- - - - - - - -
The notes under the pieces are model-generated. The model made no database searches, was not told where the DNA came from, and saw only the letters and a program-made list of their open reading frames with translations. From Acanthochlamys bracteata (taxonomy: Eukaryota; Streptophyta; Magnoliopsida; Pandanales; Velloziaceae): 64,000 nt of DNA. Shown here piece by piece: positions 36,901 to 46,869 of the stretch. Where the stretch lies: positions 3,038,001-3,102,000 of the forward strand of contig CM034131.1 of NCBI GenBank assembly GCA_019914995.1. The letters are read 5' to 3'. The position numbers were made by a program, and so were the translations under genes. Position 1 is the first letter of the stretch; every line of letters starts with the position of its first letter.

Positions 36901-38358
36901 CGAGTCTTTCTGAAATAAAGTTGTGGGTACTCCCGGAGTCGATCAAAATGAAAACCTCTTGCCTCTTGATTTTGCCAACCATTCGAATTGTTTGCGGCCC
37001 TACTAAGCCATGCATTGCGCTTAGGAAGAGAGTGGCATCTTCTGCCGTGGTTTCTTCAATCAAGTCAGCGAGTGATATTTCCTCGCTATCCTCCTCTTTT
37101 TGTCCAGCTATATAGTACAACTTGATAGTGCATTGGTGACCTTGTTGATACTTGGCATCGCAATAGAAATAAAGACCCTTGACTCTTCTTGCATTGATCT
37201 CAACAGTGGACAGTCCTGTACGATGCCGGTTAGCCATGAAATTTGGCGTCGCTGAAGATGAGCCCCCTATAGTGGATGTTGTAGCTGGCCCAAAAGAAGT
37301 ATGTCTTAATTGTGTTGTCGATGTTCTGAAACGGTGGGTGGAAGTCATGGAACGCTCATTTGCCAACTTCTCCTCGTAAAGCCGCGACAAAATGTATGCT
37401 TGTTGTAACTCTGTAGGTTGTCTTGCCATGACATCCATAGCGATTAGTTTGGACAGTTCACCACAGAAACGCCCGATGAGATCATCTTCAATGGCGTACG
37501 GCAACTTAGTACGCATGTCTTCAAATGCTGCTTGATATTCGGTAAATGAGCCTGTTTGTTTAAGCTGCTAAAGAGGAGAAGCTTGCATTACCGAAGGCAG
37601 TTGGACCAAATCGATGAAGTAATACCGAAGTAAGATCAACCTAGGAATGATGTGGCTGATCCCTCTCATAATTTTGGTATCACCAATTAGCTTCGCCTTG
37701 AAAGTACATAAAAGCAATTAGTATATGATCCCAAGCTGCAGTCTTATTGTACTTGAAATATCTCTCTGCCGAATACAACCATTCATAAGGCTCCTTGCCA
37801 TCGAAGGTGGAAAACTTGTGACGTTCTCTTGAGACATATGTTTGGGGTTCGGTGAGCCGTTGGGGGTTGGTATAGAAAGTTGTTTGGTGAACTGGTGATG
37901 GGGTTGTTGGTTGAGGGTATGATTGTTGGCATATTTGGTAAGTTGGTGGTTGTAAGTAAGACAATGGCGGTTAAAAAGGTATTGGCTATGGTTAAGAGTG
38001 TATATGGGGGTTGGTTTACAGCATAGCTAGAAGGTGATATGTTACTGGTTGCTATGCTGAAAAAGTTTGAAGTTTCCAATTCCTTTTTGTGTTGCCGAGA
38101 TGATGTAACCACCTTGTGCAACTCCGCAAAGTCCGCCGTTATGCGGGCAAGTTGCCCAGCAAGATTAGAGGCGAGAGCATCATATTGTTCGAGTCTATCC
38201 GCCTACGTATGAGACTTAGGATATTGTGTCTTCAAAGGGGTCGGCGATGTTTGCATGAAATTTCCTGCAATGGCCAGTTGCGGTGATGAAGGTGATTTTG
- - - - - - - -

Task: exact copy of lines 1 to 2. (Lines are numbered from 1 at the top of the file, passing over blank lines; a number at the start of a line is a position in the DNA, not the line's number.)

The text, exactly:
The notes under the pieces are model-generated. The model made no database searches, was not told where the DNA came from, and saw only the letters and a program-made list of their open reading frames with translations. From Acanthochlamys bracteata (taxonomy: Eukaryota; Streptophyta; Magnoliopsida; Pandanales; Velloziaceae): 64,000 nt of DNA. Shown here piece by piece: positions 36,901 to 46,869 of the stretch. Where the stretch lies: positions 3,038,001-3,102,000 of the forward strand of contig CM034131.1 of NCBI GenBank assembly GCA_019914995.1. The letters are read 5' to 3'. The position numbers were made by a program, and so were the translations under genes. Position 1 is the first letter of the stretch; every line of letters starts with the position of its first letter.

Positions 36901-38358